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Variations in forest growth are assumed to be within certain limits due to natural causes such as rainfall and temperature, but not to the extent to which the forest reserve is being exhausted. This study investigated the spatial variations in government forest reserves within the Adansi South District of the Ashanti Region, Ghana, using Landsat images covering a 34-year period at ten-year intervals. The findings indicate a consistent decline in Close Forest (from 29.5% in 1986 to 21.5% in 2020) and Water bodies (from 0.17% in 1986 to 0.14% in 2020), alongside a continuous increase in Open Forest (from 64.7% in 1986 to 66.6% in 2020), Galamsey (small scale illegal mining) (from 0.0% in 1986 to 2.6% in 2020), Built Up Environment (from 0.33% in 1986 to 3.0% in 2020), and Bare Land (from 3.4% in 1986 to 6.5% in 2020). The spatial integrity index for the Adansi South Forest reserve was 57.8%, indicating disturbance from human activities, with 8887 patches detected in the reserve. Shannon's Diversity Index analysis yielded a value greater than 0. Expected land use and land cover patterns for 2025, 2030, and 2040 indicate a persistent increase in Galamsey, bare lands, built-up areas, and open forest, accounting for approximately 81.1% of total land use coverage over the next 30 years, with a decrease in close forest and water bodies (18.9%) in the Adansi South District. It is recommended that illegal mining within protected forest areas be discouraged, and laws regarding illegal entry into protected areas be rigorously enforced.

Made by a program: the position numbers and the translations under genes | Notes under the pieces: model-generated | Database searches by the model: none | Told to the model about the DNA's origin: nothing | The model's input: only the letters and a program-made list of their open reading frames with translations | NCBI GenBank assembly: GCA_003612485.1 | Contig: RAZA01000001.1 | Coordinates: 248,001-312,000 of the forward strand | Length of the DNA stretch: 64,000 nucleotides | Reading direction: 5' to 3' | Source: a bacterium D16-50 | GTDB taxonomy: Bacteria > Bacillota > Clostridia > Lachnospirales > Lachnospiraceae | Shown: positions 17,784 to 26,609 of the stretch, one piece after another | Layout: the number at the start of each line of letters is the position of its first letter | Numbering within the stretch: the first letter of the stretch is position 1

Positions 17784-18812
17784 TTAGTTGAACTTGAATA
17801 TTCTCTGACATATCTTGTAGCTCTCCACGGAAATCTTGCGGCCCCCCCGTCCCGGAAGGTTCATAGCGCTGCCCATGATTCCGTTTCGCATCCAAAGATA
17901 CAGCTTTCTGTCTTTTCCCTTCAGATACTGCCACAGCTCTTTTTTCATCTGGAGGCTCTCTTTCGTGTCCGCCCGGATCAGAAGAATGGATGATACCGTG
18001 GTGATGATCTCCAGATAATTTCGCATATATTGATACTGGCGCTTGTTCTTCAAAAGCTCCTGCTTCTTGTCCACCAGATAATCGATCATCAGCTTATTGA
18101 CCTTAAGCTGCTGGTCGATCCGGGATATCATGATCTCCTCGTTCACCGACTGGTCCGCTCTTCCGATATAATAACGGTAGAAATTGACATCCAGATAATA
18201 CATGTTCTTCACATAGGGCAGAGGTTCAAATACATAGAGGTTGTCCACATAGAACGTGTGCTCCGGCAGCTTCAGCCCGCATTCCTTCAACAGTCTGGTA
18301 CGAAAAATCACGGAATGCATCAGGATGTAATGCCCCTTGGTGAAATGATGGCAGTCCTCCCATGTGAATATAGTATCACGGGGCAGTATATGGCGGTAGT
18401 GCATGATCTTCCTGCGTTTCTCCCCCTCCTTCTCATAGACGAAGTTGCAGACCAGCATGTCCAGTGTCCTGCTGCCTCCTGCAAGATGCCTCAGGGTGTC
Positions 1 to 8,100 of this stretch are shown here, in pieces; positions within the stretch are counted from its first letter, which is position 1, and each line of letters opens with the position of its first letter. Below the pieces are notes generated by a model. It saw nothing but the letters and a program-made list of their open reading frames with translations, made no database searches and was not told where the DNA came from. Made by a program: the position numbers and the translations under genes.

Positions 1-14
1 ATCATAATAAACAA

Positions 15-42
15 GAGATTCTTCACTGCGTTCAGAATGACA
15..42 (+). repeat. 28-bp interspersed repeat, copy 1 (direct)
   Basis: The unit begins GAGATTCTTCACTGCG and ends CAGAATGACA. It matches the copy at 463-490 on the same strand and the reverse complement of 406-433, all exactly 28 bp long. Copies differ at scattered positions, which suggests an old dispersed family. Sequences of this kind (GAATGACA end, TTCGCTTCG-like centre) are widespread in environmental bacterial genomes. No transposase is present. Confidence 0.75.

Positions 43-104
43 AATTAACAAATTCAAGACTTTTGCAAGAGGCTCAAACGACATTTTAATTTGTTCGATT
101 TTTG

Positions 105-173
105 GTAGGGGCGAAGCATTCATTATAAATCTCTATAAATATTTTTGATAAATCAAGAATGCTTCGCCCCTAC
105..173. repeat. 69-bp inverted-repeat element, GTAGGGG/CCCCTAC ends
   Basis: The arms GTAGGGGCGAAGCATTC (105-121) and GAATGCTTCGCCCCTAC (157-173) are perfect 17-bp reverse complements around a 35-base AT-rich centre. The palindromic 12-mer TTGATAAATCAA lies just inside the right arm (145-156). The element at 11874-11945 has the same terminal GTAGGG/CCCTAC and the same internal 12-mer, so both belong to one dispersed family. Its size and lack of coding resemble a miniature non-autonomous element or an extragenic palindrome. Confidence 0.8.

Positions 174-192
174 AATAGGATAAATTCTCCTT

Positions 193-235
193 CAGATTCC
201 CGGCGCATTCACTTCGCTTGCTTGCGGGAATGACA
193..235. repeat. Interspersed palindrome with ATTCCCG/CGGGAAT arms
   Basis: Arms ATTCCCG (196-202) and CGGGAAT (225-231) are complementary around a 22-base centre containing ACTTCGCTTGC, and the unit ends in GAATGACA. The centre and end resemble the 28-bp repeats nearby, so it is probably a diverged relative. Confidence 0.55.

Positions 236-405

Shannon's, Diversity Index Galamsey Spatial Integrity Index Atmospherically Resistant Vegetation Index LULC Supervised Classification Landsat Images

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How to Cite
Amoako-Attah, B. (2024). Analyzing Spatio -Temporal Trend of the Vegetative Cover of the Adansi South Cluster of Forest Reserves in Ghana. International Journal of Multidisciplinary Studies and Innovative Research, 12(1), 1741–1751.


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